Boeing Co.’s ventures with Embraer SA face a longer probe from the European Union amid regulators’ concerns the transaction will knock out an important rival to the world’s two biggest planemakers.
The European Commission set a February 20 deadline to rule on the deal, it said Friday. Embraer, which was expecting deeper scrutiny of the agreement, has already shifted its target to complete the transaction from this year to early 2020.
An in-depth investigation from the EU, one of the world’s toughest merger regulators, often raises risks that companies must sell part of their business to eliminate antitrust concerns. The EU said it was worried the deal would “remove Embraer as the third largest global competitor" to both Boeing and Airbus SE, which “may therefore result in higher prices and less choice."
Boeing plans to take an 80% stake in the venture controlling Embraer’s commercial airplane and services businesses. That bolsters its duopoly with European rival Airbus as they face off over the market for smaller jetliners. The deal adds Embraer’s E-Jet family to Boeing’s portfolio, extending its reach into the market for 100-seat planes. The companies are also starting a venture to market Embraer’s KC-390 military aircraft.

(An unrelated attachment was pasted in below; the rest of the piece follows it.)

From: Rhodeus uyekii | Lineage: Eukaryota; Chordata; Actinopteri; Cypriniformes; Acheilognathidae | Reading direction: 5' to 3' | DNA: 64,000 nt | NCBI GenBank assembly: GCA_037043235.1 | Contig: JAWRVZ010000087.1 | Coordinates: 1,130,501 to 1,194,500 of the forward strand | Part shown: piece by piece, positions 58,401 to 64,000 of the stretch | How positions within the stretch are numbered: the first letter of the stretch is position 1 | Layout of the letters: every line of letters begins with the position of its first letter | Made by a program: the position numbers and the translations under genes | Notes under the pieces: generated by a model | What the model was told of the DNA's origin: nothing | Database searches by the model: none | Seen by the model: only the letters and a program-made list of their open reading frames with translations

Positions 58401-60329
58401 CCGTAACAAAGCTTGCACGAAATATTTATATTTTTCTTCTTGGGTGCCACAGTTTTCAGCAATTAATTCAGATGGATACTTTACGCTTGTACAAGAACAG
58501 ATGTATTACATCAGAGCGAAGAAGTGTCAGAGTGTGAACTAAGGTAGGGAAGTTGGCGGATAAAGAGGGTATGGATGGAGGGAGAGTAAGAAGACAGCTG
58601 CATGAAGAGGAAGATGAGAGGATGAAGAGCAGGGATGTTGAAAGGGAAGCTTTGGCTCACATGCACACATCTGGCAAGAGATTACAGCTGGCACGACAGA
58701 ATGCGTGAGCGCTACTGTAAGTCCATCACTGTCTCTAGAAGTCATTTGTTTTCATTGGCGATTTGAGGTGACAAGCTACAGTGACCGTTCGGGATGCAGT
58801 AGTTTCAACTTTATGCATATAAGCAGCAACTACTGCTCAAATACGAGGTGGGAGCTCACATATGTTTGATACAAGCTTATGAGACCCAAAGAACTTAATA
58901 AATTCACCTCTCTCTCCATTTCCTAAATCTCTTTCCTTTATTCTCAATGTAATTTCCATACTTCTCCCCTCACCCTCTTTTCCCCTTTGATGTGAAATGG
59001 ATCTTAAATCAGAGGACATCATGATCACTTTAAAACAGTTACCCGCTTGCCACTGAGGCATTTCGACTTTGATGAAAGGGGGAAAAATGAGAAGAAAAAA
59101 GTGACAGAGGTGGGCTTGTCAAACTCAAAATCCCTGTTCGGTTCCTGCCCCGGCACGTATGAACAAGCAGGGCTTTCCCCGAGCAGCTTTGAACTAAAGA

Regulators said they didn’t see any potential rivals from China, Japan or Russia that would be able to replicate Embraer’s competition with Airbus and Boeing within the next five or 10 years. They also flagged concerns that the American aircraft maker and Embraer compete head-to-head for 100-150 seat aircraft, with the Brazilian company a “small but important competitive force" for bigger 100-225 seat aircraft.
“Despite Embraer’s comparatively small-market share it also seems to exert some price constraint on the market leaders Boeing and Airbus even beyond the boundaries of the lower 100-150 seats segment,“ the EU said.
Boeing and Embraer didn’t immediately respond to requests for comment.
The EU probe, already flagged by the companies, comes as Boeing enters a crucial month for its chief executive officer and the grounded 737 Max jetliner. Dennis Muilenburg’s future is inextricably tied to that of the plane, which is nearing a key test with the U.S. Federal Aviation Administration seven months after two deadly crashes brought a flying ban.
Boeing has had a long relationship with Embraer and the two companies don’t compete directly for most of their business, with Embraer focusing on regional jets and Boeing on larger aircraft.
The exceptions are two product overlaps. Embraer’s largest model, the E2-E195, seats between 132 and 146, according to its website. That makes it a competitor to Boeing’s 737 Max 7, which holds between 138 and 172 passengers. The jet is the smallest member of the Max family and struggled to win orders even before the groundings.
While Boeing is paying $4.2 billion for the deal, it may also assume some of Embraer’s debt. A research note from Bank of America on October 3 put the deal value at $5.25 billion.